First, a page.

Max Meyer: The Next German Soccer Wonderkid?
The average age of the German national squad at the Euro 2008 held in Austria and Switzerland was 26.78 years. But four years later, when the Euros were held in Poland and Ukraine, the average age of the same side was 24.52 years. Germany overhauled their youth development system in 2002 after their disappointing Euro 2000 performance – and few can argue that the results of this move are not beginning to show.
Germany has, over the last few years, become an exciting place for the best clubs across Europe to snap up talented youngsters in a way that has never been seen before. Max Meyer is one such youngster, but will more likely than not be a stand-out player soon enough, for a number of reasons.
Max Meyer was born in Oberhausen, a town near Dortmund in the north-western part of Germany which was also in the news for housing Paul the Octopus. Meyer moved from MSV Duisburg, a 2. Bundesliga team located close to where Meyer was born, to Schalke in 2009.
Born in 1995, at 5’6″ he might not seem a force to reckon with, but one would be foolish to ignore his exploits because of his height – especially when the best player in the world is arguably a diminutive Argentinian who comes in at 5’7″. Schalke’s Sporting Director Horst Heldt was quoted as saying that Meyer was one of the most promising talents in the whole of Germany, which is why Schalke were quick to tie down Meyer on a long term deal keeping him at the club until 2015.
In the 2011/12 season, Meyer spent an average of 71.6 minutes on the pitch in 46 games, where he scored 24 goals and racked up 17 assists for both club (U-19s) and country (U-17s). Meyer scored at least one goal every 137 minutes, a respectable statistic when you take into account his age.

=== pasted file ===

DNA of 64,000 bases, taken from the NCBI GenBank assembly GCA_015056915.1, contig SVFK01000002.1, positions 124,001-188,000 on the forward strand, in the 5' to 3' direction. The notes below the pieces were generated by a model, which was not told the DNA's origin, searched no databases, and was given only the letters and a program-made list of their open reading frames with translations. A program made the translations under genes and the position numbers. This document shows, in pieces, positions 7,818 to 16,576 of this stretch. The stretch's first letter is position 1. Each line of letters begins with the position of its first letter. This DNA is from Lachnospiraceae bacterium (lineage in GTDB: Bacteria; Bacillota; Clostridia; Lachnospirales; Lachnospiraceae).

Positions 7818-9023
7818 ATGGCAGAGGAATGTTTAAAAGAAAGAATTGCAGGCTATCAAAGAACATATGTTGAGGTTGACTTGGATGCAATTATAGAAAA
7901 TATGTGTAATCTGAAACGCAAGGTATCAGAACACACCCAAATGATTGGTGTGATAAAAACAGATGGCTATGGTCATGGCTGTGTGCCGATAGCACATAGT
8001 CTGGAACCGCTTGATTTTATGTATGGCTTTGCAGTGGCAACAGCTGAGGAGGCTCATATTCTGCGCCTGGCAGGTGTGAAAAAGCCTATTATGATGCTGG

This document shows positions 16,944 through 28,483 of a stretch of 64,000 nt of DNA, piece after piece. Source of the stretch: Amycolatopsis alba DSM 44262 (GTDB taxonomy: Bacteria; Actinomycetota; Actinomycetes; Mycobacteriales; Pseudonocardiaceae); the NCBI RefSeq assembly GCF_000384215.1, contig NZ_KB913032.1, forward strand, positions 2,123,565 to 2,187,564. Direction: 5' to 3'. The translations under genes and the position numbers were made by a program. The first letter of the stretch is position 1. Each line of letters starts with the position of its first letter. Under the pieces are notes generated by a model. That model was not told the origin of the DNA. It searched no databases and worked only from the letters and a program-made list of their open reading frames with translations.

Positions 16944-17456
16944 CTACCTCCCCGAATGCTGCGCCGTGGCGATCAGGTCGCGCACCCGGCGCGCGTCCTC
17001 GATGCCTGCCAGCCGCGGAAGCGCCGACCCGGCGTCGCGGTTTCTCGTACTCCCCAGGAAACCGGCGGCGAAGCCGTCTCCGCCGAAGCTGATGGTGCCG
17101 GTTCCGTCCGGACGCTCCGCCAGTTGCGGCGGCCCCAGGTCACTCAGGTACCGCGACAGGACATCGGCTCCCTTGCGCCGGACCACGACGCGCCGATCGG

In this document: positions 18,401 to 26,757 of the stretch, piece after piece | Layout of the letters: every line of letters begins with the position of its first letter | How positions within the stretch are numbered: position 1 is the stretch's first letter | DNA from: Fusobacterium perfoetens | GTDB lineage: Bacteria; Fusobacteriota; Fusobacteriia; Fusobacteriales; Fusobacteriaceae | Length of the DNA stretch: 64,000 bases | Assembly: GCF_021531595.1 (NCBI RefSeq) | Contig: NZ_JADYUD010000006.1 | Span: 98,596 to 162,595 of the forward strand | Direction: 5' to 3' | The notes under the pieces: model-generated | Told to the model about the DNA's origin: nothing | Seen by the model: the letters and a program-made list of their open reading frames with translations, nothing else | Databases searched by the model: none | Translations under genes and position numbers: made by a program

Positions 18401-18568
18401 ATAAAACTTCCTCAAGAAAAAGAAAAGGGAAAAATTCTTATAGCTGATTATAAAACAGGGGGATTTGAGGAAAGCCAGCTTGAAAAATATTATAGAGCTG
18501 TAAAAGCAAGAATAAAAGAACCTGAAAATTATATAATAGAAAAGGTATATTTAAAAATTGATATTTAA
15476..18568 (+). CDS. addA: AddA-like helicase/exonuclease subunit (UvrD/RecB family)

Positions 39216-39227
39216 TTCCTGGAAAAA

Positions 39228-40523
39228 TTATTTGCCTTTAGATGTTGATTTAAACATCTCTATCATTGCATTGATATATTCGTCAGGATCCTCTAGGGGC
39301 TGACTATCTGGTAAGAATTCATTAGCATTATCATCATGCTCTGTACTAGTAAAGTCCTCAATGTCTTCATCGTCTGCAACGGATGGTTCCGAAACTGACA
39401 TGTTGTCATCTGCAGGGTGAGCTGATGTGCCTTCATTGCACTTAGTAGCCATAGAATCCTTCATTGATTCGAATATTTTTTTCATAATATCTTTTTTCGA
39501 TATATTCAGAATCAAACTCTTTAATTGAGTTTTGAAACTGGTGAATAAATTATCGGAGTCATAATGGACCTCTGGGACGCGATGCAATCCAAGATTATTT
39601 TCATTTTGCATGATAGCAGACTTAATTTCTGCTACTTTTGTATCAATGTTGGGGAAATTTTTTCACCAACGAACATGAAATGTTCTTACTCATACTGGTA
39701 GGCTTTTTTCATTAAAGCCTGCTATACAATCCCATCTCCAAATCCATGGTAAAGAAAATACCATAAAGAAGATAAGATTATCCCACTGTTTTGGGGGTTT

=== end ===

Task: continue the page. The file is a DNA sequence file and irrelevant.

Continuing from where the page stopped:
Meyer made his debut for Germany’s under-17 side in October 2011 in a 5-0 victory over Estonia. He has since made 11 appearances in the black and white of Germany with 6 goals and 1 assist to his name – the highlight of which were his two braces against both Bulgaria and France in 2012, leading Germany to victory on both occasions.
Meyer is blessed with the rare ability of being able to use both his feet comfortably. Meyer is a great dribbler and possesses a good first touch, but what puts him a cut above the rest is his ability to find and utilize space effectively in the final third of the pitch, making him an ideal creative playmaker or an inside forward. Meyer is also flexible in how he can play as a winger if necessary, similar to players like Mario Gotze or Toni Kroos. Considering his strengths, it would not be surprising to see him thrive in a central midfield role at some point in the future.
Above all, while he has the ability to take on defenders on his own if he so pleases, Meyer remains a good, selfless team player, showing that he can and will pass up front in situations where his teammates are in better positions to score.
Horst Heldt has previously stated that Meyer shall be brought to the Schalke first team early. With the youngster showing so much promise, it will be interesting to see if Meyer rewards Schalke’s faith in him by being consistent at the highest level. That being said, Meyer has so far proven to be a player to look out for, and do not be surprised to see him representing Schalke and Germany at the highest level.